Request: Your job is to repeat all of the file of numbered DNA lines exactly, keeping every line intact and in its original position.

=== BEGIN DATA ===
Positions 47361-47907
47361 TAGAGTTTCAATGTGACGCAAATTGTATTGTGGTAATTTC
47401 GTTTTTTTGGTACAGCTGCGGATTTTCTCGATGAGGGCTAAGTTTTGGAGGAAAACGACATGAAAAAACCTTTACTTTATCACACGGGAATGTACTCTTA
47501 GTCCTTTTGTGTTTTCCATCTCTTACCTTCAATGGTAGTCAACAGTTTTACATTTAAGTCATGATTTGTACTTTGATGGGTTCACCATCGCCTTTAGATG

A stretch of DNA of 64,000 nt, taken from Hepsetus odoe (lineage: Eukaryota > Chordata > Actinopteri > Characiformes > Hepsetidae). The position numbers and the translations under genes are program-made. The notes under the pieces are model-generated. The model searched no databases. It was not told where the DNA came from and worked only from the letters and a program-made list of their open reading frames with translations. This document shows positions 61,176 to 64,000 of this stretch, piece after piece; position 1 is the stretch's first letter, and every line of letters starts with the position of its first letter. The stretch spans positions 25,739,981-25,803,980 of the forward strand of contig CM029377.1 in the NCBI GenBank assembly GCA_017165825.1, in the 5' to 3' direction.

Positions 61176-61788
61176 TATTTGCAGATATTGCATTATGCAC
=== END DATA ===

Positions 47361-47907
47361 TAGAGTTTCAATGTGACGCAAATTGTATTGTGGTAATTTC
47401 GTTTTTTTGGTACAGCTGCGGATTTTCTCGATGAGGGCTAAGTTTTGGAGGAAAACGACATGAAAAAACCTTTACTTTATCACACGGGAATGTACTCTTA
47501 GTCCTTTTGTGTTTTCCATCTCTTACCTTCAATGGTAGTCAACAGTTTTACATTTAAGTCATGATTTGTACTTTGATGGGTTCACCATCGCCTTTAGATG

A stretch of DNA of 64,000 nt, taken from Hepsetus odoe (lineage: Eukaryota > Chordata > Actinopteri > Characiformes > Hepsetidae). The position numbers and the translations under genes are program-made. The notes under the pieces are model-generated. The model searched no databases. It was not told where the DNA came from and worked only from the letters and a program-made list of their open reading frames with translations. This document shows positions 61,176 to 64,000 of this stretch, piece after piece; position 1 is the stretch's first letter, and every line of letters starts with the position of its first letter. The stretch spans positions 25,739,981-25,803,980 of the forward strand of contig CM029377.1 in the NCBI GenBank assembly GCA_017165825.1, in the 5' to 3' direction.

Positions 61176-61788
61176 TATTTGCAGATATTGCATTATGCAC